Republican speeches criticize media

September 3, 2008 12:00:00 AM PDT
The McCain campaign pushes back against news coverage of Sarah Palin. At the republican national convention the word has gone out to go after the messenger.

Former U.S. Treasurer Rosario Marin (R) of Huntington Park, California was like Sarah Palin, a small-town mayor, a beauty pageant pick for Miss Congeniality and a part of Mothers of Children with Down syndrome.

Marin believes women across the county will see themselves in Sarah Palin.

"It's a wonderful opportunity for mothers across the United States to see themselves reflected on this fabulous woman who is trying as most of us are, to balance career life and being a mother," said Marin.

And Marin dismisses questions about Palin's record. A record that included tax hikes when she was mayor of that small town in Alaska.

"You know let's not forget that she has a 90 percent approval rating, raising taxes and not raising taxes, and doing whatever she has done she has 90 percent approval rating," said Marin.

Palin's approval rating, which is more often quoted at 80 percent, is a point the McCain campaign wants to stress.

Right after ABC7's interview with Former Treasurer Marin, she was rushed off to a briefing on another point the McCain campaign wants to push. A few minutes later, Marin and former Hewlett Packard CEO Carly Fiorina and former Massachusetts Governor Jane Swift were among a group of high powered Republican women sent to deliver a message to the media.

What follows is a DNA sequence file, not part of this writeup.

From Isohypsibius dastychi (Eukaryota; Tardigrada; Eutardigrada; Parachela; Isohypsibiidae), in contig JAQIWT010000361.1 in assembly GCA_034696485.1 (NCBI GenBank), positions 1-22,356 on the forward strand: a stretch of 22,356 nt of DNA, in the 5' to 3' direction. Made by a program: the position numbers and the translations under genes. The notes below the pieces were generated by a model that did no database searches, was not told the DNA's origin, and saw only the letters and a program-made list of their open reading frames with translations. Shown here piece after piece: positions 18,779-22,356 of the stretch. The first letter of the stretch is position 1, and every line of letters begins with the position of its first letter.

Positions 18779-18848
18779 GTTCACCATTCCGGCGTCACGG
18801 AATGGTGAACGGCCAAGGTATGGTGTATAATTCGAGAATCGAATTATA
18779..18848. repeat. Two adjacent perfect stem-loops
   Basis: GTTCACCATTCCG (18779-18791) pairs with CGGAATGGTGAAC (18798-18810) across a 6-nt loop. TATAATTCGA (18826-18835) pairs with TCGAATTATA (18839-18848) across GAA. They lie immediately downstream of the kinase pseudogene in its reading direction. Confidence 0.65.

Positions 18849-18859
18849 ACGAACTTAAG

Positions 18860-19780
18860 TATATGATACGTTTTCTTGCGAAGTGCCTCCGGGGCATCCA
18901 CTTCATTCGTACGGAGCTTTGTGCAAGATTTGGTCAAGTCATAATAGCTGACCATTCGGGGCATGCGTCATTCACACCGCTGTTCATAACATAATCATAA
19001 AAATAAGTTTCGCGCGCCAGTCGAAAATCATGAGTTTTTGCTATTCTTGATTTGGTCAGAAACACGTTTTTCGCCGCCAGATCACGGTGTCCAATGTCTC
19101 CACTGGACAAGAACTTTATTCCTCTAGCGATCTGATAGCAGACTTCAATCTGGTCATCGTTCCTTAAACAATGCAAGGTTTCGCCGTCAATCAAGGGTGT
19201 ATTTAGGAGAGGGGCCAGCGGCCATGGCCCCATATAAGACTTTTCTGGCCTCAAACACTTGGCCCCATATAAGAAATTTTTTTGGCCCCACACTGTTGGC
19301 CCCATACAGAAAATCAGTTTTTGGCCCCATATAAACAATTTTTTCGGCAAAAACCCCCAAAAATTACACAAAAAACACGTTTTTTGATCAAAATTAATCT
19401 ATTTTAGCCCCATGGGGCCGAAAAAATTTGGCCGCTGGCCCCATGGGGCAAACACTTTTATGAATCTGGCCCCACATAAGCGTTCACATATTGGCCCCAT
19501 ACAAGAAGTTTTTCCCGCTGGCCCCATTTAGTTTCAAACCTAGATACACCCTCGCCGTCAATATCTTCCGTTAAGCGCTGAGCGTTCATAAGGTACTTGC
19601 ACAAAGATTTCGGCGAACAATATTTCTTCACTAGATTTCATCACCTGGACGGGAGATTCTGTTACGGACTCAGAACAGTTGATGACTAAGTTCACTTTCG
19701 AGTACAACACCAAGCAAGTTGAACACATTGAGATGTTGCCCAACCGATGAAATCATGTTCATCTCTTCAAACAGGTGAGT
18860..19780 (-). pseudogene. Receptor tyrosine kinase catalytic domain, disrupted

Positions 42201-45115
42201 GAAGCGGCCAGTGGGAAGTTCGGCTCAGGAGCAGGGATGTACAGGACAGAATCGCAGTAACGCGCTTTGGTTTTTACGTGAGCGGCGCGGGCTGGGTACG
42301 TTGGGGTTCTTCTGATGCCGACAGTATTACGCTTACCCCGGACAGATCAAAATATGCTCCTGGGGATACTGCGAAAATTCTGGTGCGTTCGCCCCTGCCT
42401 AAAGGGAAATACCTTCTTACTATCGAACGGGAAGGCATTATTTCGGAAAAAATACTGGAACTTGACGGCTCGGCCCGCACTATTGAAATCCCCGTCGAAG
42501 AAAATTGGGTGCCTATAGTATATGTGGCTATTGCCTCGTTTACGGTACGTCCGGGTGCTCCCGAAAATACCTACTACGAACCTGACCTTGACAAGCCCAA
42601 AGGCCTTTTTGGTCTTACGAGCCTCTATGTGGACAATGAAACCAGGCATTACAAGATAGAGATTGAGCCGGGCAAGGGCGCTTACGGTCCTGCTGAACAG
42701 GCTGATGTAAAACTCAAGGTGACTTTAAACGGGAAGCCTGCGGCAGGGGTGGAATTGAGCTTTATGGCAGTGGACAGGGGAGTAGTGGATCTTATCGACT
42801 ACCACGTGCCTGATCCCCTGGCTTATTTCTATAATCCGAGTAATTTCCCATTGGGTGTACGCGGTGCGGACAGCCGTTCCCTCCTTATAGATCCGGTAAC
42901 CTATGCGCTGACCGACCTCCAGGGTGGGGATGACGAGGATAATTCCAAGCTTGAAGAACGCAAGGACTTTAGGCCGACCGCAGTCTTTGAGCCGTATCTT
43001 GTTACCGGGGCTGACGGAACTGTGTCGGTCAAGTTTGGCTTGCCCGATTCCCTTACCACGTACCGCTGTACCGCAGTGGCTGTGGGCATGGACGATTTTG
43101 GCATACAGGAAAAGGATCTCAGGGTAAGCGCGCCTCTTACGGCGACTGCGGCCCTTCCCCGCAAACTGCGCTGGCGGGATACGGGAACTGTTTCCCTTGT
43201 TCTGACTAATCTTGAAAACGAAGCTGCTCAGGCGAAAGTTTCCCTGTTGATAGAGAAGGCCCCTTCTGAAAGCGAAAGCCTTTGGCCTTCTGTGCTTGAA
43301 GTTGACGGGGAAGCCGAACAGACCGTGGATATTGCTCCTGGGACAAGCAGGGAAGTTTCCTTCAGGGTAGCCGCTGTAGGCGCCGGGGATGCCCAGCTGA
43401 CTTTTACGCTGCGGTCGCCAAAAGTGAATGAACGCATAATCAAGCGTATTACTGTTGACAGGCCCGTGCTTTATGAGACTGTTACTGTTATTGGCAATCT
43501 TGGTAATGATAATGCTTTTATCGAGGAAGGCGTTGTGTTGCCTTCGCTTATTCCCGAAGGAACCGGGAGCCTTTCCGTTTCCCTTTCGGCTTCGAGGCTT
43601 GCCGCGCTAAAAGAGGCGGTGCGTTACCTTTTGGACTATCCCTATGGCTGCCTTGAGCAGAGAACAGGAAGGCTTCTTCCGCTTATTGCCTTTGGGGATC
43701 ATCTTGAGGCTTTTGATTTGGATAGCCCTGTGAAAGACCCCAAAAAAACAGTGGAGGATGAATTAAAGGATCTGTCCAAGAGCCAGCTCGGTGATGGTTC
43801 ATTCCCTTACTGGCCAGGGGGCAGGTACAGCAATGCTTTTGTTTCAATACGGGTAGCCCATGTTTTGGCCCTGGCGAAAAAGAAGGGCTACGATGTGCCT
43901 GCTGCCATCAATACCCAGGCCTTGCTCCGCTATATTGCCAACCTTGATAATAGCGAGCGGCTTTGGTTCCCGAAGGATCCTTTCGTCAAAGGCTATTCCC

"I am outraged. I am insulted. I am offended," said Marin.

Marin and the others said much of the reporting on Palin and her teenage daughter's pregnancy has been sexist and demeaning.

"And for the media and the bloggers and the other side to even make the comments that they've made, shame on them shame on all of them," said Marin.

A big turnaround from ABC7's interview just a few minutes earlier.

"Steve Schmidt who worked for Arnold Schwarzenegger is running this campaign and he knows there is nothing that whips Republicans up in a frenzy, nothing that gets them more supportive of their own side, than attacking the press. They're doing it, and they're doing it effectively," said Mark Halperin, a political analyst for ABC News.

Sarah Palin has introduced herself to the nation, but questions remain on how will she handle the tough questions from reporters that every vice presidency has to face.


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